Charlie Rose — whose PBS show was canceled following allegations of sexual harassment — is expected to star in a series where he interviews other men who have faced sexual harassment scandals,
The alleged incidents took place with employees, interns and job applicants at the “Charlie Rose” show.
Caroline Hyde of Bloomberg TV and Ray Kelly, the former New York City police commissioner, discuss the investigation of the deadly suicide bombing at Manchester Arena on Monday. Adam Schiff, ranking Democrat on the House Intelligence Committee, discusses former CIA Director John Brennan's testimony in the Russia probe. James Beard award winner Stephen Starr, the owner of more than 30 restaurants across four states and two countries.
Journalists Bret Stephens of the WSJ and Reihan Salam of The National Review on the growing divide within the GOP over health care. A preview of the NCAA's March Madness with NY Times columnist William Rhoden, Washington Post sportswriter John Feinstein, and Joe Nocera of Bloomberg View.
Taking a quick lunch break to exercise the mind a bit.
The discussion on politics here is very smart and sober and lays out a better path for what the Republican party and the executive branch should be doing right now to have a chance to keep their seats in the quickly approaching midterm elections.
I was leery about the NCAA March Madness conversation, but it actually managed to be the shining star of the episode–a difficult task given the strength of the first half!
Rebroadcast — Monday 02/20/2017
Donald Trump talks about his recent "comeback" after flirting with bankruptcy, his support of Mike Tyson after his imprisonment for rape, his divorce from Ivana Trump, and the rumors that he would run for president.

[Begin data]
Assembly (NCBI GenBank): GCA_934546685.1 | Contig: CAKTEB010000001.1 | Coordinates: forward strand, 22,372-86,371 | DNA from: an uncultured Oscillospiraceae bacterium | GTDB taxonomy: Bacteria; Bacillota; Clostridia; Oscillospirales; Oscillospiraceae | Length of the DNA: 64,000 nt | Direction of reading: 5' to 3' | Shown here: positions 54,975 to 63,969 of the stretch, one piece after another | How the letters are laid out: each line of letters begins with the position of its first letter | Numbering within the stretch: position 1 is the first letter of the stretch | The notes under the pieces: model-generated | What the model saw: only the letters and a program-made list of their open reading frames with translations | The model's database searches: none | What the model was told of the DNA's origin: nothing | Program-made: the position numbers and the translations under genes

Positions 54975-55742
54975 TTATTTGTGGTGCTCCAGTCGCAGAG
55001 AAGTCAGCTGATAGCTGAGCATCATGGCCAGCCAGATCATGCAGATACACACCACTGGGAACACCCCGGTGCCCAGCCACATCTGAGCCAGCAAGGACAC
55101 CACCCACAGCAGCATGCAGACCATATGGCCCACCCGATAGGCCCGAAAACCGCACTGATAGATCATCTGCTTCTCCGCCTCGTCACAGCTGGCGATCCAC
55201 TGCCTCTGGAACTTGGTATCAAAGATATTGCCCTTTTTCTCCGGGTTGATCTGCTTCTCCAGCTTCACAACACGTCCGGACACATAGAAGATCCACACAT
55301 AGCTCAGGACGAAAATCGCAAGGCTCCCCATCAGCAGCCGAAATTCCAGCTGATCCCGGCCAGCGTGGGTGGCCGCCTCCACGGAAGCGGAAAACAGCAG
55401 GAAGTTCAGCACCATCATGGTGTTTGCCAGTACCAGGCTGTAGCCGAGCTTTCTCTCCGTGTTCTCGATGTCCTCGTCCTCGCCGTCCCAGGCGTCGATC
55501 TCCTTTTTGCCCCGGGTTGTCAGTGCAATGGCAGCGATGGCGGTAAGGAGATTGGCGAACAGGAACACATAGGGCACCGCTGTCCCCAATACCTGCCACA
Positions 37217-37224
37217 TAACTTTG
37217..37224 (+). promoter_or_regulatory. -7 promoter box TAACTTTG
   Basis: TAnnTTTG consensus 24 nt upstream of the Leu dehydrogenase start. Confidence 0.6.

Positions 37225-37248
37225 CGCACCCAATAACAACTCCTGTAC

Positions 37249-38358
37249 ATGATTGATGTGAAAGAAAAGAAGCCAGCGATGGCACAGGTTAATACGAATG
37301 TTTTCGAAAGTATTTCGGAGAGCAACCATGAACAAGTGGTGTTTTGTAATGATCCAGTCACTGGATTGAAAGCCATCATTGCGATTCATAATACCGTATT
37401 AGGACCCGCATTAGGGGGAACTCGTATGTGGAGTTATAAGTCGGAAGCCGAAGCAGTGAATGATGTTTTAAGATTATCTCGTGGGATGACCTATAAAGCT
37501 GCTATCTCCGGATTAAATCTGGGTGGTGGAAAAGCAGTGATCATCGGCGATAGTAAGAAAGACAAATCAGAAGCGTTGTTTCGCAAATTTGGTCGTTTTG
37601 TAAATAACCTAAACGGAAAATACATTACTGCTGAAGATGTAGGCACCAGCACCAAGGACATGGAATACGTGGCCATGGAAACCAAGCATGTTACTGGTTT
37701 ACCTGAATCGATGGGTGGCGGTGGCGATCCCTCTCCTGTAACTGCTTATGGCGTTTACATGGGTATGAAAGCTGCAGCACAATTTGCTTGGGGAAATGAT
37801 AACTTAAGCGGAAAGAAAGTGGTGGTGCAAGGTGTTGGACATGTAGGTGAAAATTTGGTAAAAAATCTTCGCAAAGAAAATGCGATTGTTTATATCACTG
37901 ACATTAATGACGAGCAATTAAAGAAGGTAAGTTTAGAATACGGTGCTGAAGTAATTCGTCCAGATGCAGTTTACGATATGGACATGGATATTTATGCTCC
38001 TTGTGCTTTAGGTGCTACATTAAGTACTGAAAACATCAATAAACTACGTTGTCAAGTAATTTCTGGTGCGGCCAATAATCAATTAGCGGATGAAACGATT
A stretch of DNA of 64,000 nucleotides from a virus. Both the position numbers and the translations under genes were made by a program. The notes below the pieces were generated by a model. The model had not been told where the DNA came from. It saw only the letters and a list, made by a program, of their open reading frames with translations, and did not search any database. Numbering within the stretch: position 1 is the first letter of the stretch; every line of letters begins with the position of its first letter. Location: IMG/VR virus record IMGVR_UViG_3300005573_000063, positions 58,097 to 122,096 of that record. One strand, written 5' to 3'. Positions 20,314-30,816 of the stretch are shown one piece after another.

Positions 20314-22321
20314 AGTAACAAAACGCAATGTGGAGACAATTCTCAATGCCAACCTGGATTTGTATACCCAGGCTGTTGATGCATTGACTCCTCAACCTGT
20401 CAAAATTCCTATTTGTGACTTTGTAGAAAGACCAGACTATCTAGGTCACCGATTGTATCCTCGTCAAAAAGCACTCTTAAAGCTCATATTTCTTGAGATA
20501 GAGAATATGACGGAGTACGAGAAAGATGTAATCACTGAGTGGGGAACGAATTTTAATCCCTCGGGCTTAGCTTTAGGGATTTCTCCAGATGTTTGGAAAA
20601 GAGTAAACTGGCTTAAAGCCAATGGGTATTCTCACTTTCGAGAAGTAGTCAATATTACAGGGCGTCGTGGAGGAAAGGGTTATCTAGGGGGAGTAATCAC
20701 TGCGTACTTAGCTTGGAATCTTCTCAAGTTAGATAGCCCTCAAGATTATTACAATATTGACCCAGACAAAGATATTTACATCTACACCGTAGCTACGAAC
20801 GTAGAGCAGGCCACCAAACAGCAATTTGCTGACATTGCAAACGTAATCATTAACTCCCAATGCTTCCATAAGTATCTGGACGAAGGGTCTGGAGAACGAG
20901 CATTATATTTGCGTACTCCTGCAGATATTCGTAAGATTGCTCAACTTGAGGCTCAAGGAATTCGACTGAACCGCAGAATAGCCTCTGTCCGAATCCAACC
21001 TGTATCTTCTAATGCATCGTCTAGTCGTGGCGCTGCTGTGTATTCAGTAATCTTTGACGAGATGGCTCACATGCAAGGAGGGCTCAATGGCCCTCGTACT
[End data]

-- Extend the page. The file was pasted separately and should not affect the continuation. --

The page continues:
It’s amazing watching this interview from over 23 years ago. Charlie Rose takes it possibly too easy on Trump because of his entertainer status. There’s a lot of hemming and hawing on Trump’s side and he still shows these same verbal tics as he dodges questions in a somewhat charming manner. There’s no adherence to facts, yet everything is “just great”, “the best”, “this”, “that”, and so on.
It’s amazing to see some of the things Rose brings up then are still issues now. Questions about his manner and vanity still linger all these years later. The difference is that he at least acknowledged them to some extent back then.
With Stephen Colbert. TV host Charlie Rose (Charlie Rose (1991) and CBS This Morning (2012)); actress Hayden Panettiere (Nashville (2012)); TV personality Jack Maxwell.
Fareed Zakaria shares some excellent insight on world affairs, particularly as it relates to the growth of populism in the West. His arguments are underlined by Viet Thanh Nguyen who talks about his experiences as a Vietnamese-American while discussing his 2016 Pulitzer Prize winning novel The Sympathizer on Charlie Rose.